Everybody wants to learn how to make money on the Internet. What about saving money for retirement and your future? If you don't do it, who will? Alan Greenspan, Chairman of the Federal Reserve Bank, recently confronted the U. S. Congress about the cost of future retirement benefits.
You may recall the 1999 Tom Hanks film, “The Green Mile". This film adaptation of Stephen King's novel provides just a couple of comparisons to current economics and Alan Greenspan. Greenspan's comments before Congress sometimes equal the length of “The Green Mile" (3 hours), but his testimony won't evoke tears unless you're a baby boomer, soon to be a Social Security beneficiary.
In “The Green Mile", Hanks plays a prison guard charged with the care of death row inmates. He treats each “death row" convict with care and Southern civility. In order to avoid stretching parallels to the movie, I will observe only that Mr. Greenspan, born in New York City (March 6, 1926; send him a card) is civil when Congressional Committees question his opinions.
"The Green Mile" ends at the hot seat for convicts. Alan Greenspan's February 25, 2004 testimony leads to an economic, political, and social hot seat: Social Security benefits. I suggest you read the full text of his testimony found at: http://www.federalreserve.gov/boarddocs/testimony/2004/20040225/
Now to “The Green Span" hot seat comments about Social Security:
- We sing Happy 62nd Birthday to the first baby boomers in 2008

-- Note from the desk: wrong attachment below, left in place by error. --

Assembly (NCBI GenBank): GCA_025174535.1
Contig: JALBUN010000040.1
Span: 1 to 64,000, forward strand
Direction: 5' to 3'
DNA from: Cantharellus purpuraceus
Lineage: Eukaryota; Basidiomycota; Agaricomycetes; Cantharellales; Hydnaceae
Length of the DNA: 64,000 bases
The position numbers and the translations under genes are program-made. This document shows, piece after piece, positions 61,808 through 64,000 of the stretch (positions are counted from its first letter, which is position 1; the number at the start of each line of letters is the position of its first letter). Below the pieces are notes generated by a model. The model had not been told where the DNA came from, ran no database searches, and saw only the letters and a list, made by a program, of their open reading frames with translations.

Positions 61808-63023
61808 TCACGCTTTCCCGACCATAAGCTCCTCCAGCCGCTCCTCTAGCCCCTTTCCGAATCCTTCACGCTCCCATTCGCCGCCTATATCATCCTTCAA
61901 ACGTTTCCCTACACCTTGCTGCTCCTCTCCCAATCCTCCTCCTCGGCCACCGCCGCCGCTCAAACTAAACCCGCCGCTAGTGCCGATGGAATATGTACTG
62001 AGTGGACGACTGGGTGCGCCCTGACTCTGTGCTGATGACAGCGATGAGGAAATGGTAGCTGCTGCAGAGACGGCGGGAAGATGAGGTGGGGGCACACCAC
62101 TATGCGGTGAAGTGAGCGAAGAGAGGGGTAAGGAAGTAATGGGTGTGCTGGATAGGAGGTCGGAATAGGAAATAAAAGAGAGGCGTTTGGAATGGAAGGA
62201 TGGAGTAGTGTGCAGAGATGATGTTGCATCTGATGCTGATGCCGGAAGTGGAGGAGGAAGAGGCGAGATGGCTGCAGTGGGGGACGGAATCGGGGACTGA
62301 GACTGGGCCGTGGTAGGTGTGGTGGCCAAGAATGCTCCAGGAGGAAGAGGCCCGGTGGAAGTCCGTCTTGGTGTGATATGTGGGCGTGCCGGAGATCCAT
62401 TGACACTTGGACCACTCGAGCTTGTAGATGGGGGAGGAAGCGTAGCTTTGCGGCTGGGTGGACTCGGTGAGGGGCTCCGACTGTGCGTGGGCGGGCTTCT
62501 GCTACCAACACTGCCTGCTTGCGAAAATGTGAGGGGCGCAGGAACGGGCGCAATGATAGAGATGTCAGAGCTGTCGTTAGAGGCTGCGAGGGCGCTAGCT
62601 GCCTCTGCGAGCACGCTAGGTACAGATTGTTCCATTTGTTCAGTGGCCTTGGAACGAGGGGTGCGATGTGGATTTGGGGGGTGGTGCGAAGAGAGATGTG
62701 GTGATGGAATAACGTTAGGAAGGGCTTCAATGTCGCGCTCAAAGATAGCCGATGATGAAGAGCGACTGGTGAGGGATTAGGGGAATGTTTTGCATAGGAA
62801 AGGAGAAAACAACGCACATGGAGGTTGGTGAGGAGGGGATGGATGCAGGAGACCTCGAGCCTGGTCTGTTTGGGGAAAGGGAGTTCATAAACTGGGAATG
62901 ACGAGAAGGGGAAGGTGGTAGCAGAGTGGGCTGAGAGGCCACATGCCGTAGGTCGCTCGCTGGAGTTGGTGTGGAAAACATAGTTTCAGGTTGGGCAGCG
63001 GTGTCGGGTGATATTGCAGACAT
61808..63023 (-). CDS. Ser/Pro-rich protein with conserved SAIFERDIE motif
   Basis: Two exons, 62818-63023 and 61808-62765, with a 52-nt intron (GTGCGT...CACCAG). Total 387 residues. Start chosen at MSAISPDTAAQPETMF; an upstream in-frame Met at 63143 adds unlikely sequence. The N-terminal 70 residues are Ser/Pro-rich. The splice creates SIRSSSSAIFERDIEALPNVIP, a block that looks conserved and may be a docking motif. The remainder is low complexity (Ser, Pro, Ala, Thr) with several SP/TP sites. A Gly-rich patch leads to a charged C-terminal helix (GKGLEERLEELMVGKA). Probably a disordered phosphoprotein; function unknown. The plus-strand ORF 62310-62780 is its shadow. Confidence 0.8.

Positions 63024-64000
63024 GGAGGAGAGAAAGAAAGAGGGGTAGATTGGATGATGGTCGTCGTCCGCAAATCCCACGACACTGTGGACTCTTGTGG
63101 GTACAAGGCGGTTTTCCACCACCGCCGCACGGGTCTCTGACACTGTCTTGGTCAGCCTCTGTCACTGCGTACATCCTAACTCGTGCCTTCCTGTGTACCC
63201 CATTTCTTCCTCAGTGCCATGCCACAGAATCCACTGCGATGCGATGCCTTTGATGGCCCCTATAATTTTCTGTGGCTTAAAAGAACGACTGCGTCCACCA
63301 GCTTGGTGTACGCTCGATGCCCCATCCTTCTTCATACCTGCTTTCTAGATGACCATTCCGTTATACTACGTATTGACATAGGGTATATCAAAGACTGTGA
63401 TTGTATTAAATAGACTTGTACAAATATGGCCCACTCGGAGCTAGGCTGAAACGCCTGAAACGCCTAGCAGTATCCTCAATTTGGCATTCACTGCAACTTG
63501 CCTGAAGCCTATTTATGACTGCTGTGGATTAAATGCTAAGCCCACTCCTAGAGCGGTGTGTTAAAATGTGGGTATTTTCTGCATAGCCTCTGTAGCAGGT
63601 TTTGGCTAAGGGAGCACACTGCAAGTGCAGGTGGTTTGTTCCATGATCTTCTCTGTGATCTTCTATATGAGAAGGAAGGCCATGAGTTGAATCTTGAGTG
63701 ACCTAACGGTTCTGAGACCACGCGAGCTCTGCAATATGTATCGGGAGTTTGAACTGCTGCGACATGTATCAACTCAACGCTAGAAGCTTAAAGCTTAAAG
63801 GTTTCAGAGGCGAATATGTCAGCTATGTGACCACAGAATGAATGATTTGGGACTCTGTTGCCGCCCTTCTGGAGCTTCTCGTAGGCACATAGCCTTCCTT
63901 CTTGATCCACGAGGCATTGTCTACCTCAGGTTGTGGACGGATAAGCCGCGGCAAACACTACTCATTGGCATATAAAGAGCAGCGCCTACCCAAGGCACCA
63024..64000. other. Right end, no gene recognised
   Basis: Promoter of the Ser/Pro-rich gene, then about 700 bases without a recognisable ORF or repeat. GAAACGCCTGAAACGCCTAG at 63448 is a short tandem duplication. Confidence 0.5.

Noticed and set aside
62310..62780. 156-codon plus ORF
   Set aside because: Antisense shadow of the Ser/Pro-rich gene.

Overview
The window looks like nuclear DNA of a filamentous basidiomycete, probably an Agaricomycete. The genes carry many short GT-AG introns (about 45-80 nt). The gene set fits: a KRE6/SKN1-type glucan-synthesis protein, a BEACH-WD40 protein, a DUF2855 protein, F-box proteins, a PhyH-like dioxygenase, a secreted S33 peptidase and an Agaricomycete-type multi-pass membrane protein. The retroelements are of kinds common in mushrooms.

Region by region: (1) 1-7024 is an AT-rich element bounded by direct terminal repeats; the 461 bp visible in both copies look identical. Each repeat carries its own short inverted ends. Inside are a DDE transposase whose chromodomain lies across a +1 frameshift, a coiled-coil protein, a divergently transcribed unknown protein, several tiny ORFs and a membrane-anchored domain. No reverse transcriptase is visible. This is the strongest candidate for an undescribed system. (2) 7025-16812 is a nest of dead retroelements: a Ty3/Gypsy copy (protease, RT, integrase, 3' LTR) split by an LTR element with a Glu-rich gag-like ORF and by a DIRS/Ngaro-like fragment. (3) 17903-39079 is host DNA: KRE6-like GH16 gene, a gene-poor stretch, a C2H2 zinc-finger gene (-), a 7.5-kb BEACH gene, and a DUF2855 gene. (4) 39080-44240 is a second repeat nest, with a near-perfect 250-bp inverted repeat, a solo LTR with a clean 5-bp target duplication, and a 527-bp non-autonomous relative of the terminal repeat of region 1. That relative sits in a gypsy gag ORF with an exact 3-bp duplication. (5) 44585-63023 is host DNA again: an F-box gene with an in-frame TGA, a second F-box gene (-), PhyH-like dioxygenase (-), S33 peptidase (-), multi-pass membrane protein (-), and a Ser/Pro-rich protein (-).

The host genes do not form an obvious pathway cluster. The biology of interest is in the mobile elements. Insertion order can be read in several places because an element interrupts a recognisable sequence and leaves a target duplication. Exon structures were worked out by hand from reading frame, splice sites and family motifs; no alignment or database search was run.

- 50% of them may retire at age 62
- Everyone's gong to live longer
- Social Security costs will escalate
- Funds to pay may not meet the demand
What does this mean to you? Well, it's motivation to make that site sell while saving toward retirement. Further, every site generating cash flow, may do so for years and years, if managed wisely. This means qualifying for retirement does not force you to retire. Cash flows can continue for your life time.
However, saving for retirement still makes sense. It saves you taxes now and later. Furthermore, an aging population living longer means Social Security benefits may be reduced when you become eligible. So, start saving now by starting any one of the following methods.
- Individual Retirement Account: You may contribute up to $3,000 in 2004, $4,000 in 2005-2007, and $5,000 in 2008 and beyond. When you reach age 50, “catch-up" provisions allow you to contribute an additional $500 in 2004-2005 and $1000 in 2006 and beyond. This means your IRA contribution in 2006 may be up to $6,000.
- If your Internet web site incorporated, you may have an employer sponsored plan. The Savings Incentive Match Plan for Employees (SIMPLE plan) “SIMPLE plan contribution for 2004 amounts to $9,000. This increases incrementally to an “adjusted" $10,000 in 2006.
- A SAR/SEP and 401(k) let you contribute up to $13,000 for 2004 (the maximum in 2006 is up to $15,000) Employer sponsored plans also allow “catch up" provisions for workers over age 50. For example, an employee over age 50 may contribute a “catch up" contribution of $3,000 for 2004 (the maximum “catch up" contribution is $5,000 in 2006).
IRA accounts and employer accounts may be opened at banks and brokerage firms. Check with your tax adviser and financial consultant first.
Social Security provides for basic needs during retirement. Make sure your resources permit the lifestyle you want by saving for your retirement now.
About The Author
Ray Randall is a registered investment advisor with Ethos Advisory Services, Essex, Massachusetts http://www.ethosadvisory.com . He writes a weekly newsletter for Ethos Advisory Services, and is the webmaster for Echievements . You may write to him or call (877-895-3756).